Meezan Bank

Sovereign Sukuk great for Meezan's fortunes

Meezan Bank had a huge influx of funds this year and Muhammad Asad, executive vice president and chief investment officer of Al Meezan Investment Management, stated that it is because of the Government of Pakistan's Sukuk program, which has enjoyed enormous local demand. He added that the sukuk enjoyed high levels of demand because it is tradable and offers competitive returns to the investors.
At this point Al Meezan is Pakistan's largest private sector asset management company.

Meezan Bank becomes advisor to first-ever Islamic Short-term Sukuk

Meezan Bank is the first Advisor and Lead Arranger for the first ever short-term Sukuk for Kot Addu Power Company Limited (KAPCO), bringing another "first" to Pakistan’s Islamic Banking Industry.
The introduction of short-term Sukuk by Meezan Bank imprints the opening of another much needed avenue for Islamic Mutual Funds which faces a scarcity of short-term tradable instruments. The Sukuk collected an overwhelming response from investors, mainly consisting of Islamic mutual funds.

Meezan Bank 1H profits double

Meezan banks bottom-line almost doubled during 1HCY11.
Since the returns from investments accounted for 57% of the top-line in 1HCY11, the bank has benefited from higher investment in Ijarah Sukuk.
But beginning with June 30, the banks financing portfolio fell to Rs48 billion.

Meezan Bank: A Role Model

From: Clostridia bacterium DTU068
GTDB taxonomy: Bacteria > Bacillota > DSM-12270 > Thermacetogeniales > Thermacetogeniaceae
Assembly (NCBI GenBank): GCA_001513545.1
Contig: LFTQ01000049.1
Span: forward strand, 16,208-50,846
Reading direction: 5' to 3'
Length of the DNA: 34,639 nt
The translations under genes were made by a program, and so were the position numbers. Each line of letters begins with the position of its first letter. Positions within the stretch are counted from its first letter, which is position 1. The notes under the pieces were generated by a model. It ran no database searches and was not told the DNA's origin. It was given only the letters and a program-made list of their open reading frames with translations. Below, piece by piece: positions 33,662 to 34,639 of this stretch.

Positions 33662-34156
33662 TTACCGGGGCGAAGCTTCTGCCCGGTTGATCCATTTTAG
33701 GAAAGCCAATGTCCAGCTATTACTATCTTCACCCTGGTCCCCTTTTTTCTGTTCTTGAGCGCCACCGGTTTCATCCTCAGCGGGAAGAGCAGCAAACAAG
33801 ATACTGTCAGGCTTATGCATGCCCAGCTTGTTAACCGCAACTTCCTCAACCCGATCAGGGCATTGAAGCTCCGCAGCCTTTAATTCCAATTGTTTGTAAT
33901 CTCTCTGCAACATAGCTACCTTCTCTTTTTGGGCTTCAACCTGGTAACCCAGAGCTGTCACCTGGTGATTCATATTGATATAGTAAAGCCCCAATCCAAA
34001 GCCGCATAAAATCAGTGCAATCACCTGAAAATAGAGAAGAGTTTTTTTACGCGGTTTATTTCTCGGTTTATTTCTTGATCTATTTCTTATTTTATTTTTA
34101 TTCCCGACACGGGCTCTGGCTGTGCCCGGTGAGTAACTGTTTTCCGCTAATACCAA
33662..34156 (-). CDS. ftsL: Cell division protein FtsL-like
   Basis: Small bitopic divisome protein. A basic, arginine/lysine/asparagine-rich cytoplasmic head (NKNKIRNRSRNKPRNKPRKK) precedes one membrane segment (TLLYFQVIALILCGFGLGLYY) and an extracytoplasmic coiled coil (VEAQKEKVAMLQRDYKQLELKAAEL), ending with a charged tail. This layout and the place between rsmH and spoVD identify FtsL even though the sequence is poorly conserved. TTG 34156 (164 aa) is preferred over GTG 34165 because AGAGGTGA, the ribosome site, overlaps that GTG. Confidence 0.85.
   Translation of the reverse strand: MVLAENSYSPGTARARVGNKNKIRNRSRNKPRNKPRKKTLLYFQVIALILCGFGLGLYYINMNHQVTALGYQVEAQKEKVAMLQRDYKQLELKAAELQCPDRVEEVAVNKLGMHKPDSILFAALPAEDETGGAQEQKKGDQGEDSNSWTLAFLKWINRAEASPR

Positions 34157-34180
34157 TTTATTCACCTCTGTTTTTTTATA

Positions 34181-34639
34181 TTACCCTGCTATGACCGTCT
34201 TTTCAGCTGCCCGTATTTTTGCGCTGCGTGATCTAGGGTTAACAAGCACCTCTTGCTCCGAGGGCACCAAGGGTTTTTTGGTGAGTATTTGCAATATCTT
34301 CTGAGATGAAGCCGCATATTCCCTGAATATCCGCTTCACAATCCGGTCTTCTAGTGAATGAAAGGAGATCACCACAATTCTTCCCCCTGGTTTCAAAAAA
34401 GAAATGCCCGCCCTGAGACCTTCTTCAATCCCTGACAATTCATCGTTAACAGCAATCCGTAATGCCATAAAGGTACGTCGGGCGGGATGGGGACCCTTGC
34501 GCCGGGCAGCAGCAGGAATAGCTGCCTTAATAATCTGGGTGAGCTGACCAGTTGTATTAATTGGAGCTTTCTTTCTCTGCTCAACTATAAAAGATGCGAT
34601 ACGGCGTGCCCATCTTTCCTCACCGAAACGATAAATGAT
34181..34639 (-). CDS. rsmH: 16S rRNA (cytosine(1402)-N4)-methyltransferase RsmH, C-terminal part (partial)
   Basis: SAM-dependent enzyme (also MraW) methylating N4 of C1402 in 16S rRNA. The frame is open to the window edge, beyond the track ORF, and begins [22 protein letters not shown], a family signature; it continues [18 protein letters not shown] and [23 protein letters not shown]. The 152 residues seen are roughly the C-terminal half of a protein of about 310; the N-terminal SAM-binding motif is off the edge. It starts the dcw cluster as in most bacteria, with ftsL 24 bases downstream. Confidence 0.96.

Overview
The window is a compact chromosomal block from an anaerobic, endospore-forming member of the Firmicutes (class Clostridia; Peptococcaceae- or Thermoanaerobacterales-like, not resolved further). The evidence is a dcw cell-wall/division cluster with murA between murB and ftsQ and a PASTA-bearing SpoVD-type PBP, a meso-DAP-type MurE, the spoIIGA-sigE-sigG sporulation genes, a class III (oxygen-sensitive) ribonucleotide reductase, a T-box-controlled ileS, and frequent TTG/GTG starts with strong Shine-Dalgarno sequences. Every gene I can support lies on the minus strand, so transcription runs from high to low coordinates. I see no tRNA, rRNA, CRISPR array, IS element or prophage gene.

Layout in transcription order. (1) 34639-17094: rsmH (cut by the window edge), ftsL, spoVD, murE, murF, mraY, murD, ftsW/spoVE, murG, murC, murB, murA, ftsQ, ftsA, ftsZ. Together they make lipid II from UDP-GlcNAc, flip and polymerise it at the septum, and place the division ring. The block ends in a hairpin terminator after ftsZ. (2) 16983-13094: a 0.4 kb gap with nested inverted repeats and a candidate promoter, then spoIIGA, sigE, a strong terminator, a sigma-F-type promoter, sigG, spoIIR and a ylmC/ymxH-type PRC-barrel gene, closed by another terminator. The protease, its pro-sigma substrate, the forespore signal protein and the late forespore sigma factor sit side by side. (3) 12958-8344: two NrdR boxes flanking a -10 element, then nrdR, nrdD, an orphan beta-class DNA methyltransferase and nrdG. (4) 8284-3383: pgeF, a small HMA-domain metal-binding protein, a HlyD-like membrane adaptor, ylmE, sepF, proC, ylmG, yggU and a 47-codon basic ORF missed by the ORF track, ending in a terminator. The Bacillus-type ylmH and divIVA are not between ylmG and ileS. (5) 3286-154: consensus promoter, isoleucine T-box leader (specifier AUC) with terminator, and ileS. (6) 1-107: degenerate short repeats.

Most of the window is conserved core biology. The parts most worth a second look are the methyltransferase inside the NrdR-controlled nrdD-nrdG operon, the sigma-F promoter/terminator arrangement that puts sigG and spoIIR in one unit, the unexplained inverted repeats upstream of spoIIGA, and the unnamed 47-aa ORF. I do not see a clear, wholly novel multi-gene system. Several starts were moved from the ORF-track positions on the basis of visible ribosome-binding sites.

Meezan Bank Ltd (MBL) has emerged as the tenth largest bank in terms of branches. She is the first full-service Islamic bank of Pakistan. Its subsidiary, Al Meezan Investment has also attained the status of the largest private sector asset management company with Rs25 billion assets under management.
Globally and locally Islamic banking in one of the fastest growing segments of the banking sector and without being prejudiced towards conventional banks, it is evident that during difficult times globally Islamic banks have performed better as compared to conventional banks mainly because each transaction in Islamic banking is backed by assets and is designed to cater a real economic transaction. On top of this more prudent risk evaluation and willingness to help the client avoiding a default in difficult times keeps the delinquency rate low.

Banking, Islamic style

Muhammad Raza, Head of Commercial Banking at Meezan Bank, outlines the difference succinctly by using an often-quoted reference from the Quran that allows trade but forbids ‘riba’ or usury. He explains that riba is a form of a transaction that is impermissible in Islam.
The transaction is straightforward: the lender extends a certain amount of money to the borrower and the two enter a contract that obligates the borrower to return the principal amount and additional interest payments.
In the Islamic version of a loan, the lender can only claim the amount extended to the borrower and not more, while a gift, or donation, is a unilateral transfer or irreversible promise of transfer of asset.
Furthermore, he emphasises that the sale of an asset or claiming periodic payments for renting an asset is within the boundaries prescribed by Islamic law.
By using combinations of sale contracts, rental contracts, unilateral promises and equity contracts, Islamic finance has managed to mirror the cash flows of most conventional banking products. To stay competitive, Raza acknowledges that rental payments are linked to the more conventional interbank interest rate.



Local currency government sukuk in Pakistan

Reuters reported on 7 April that Pakistan has shortlisted six banks to manage a local currency sukuk to be mandated according to sources Reuters spoke with, those are ABN Amro Pakistan, Dubai Islamic Bank, Meezan Bank, MCB Bank, Standard Chartered Bank Pakistan, United Bank Ltd. Last month the finance minster, Salman Shah, indicated the issuance till 30 June, the end of the fiscal year. A banker familiar with the plans estimates the size at least to be Rps 20 bn (USD 318 mn).


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